Breonna Taylor was a 26-year-old emergency medical technician (EMT) who was shot and killed by Louisville Metro Police on March 13 during a late-night raid on her home where her boyfriend, Kenneth Walker, was also sleeping.
Walker, who was arrested and charged with attempted homicide on accusations he shot one of the police officers during the raid, is being defended by attorney Rob Eggert. Eggert told local news station WDBR that Walker was acting in self-defense and said Taylor’s death was the result of “police misconduct.”
Walker has pleaded not guilty to the charges.
Here’s what you need to know:
1. Taylor, Who Also Worked for Two Hospitals, Wrote That She Loved Helping Others
Taylor was born in Grand Rapids, Michigan, on June 5, 1993, to Tamika Palmer and Trory Herrod, according to her obituary. She graduated from Western High School in 2011 and went on to study at the University of Kentucky.
Taylor became an EMT for the city of Louisville, and she also worked at two local hospitals. Taylor was a full-time ER technician for the University of Louisville Jewish Hospital and she worked as needed for Norton Healthcare.
On her Facebook page, Taylor described her love for helping others. “Working in health care is so rewarding! It makes me so happy when I know I’ve made a difference in someone else’s life!” she said.
After her death, she even received condolences from EMTs who didn’t know her, such as one left by Ohio EMT Marcus Santoli:
I only heard about Breonna this morning, we have never met nor even knew of each other, but she is considered a Sister. I am an EMT from Ohio and I can’t help but also feel this terrible loss. She clearly loved her community and had a blossoming passion to help it. She dedicated her livelihood to the preservation of her neighbors and for the intense training and extremely difficult tests it certainly was a job she was born to do. On behalf of myself and The family that is EMS, worldwide, I send you my condolences, best wishes and good health in this trying time. And as for Breonna, Thank you for your undying service to your community and this nation. It will not be forgotten.
2. Taylor Was Shot Shortly After She Was Awakened by the Raid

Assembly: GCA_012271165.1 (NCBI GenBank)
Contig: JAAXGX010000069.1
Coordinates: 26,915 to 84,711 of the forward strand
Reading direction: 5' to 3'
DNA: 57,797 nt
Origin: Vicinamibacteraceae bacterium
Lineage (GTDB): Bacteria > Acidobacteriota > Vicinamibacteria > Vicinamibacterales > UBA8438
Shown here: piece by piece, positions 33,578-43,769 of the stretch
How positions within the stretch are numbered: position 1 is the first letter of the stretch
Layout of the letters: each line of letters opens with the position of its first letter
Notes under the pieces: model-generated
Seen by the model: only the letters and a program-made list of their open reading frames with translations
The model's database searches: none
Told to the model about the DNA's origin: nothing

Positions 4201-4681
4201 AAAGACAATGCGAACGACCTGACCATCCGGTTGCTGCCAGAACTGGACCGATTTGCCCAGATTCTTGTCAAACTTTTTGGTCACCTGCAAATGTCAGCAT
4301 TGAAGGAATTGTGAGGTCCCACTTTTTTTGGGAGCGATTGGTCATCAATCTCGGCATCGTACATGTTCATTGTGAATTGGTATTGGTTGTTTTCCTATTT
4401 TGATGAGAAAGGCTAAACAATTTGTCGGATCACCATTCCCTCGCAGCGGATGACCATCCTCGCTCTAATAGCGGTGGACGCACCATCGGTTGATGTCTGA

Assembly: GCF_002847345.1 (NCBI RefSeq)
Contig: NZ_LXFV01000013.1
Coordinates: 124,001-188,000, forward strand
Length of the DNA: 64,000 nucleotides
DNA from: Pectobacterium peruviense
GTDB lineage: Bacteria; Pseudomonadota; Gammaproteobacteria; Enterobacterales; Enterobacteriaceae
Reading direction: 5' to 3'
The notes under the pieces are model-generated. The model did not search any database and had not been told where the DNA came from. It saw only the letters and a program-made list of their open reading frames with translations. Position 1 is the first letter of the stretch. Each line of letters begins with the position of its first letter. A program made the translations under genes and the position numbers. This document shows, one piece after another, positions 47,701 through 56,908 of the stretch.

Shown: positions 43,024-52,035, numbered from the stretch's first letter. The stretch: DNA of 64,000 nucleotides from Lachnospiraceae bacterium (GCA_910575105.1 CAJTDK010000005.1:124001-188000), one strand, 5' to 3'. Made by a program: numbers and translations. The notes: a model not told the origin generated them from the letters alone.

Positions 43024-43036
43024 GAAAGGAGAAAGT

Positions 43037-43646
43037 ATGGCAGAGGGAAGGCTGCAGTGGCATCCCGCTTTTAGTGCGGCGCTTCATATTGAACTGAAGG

According to reports from the local WDRB TV station, officers from the Louisville Metro Police Department’s Criminal Interdiction Division used a battering ram to break down the door and rushed into the house on Springfield Drive at 1 a.m., waking Taylor and her boyfriend, Walker. Walker shot at the officers, wounding one, and the three who entered fired some 22 shots back, according to Eggert, Walker’s defense attorney; Taylor was shot eight times and died.
In initial reports from the Louisville Courier Journal police describe Taylor as “a female suspect”: “A Louisville Metro Police sergeant was shot and wounded and a suspect was killed early Friday during a narcotics investigation near St. Andrews Church Road and Doss High School, according to authorities.”
According to Walker’s lawyer, Walker shot back in self-defense because he said police did not announce themselves. His lawyer wrote to the court that Walker “wishes to exonerate himself. His girlfriend was killed in a hail of police bullets while naked and he himself simply acted to try to protect himself.”
Taylor’s aunt, Bianca Austin, told local TV station WHAS-11, “This is not a woman who would sacrifice her life and her family morals and values to sell drugs on the street.”
3. Walker Is Accused of Attempted Murder
Walker, 27, was arrested and charged with attempted murder and assault after police say he shot Sgt. John Mattingly; Mattingly survived and underwent surgery for his injuries.
Walker pleaded not guilty, and his lawyer argued that he acted in self-defense because he didn’t know who was at the door.
“Had Mr. Walker known that police were outside he would have opened the door and ushered them in,” Eggert told the Courier Journal, adding that no drugs were found, the home belonged to Taylor and Walker wasn’t even the target of the police’s search warrant.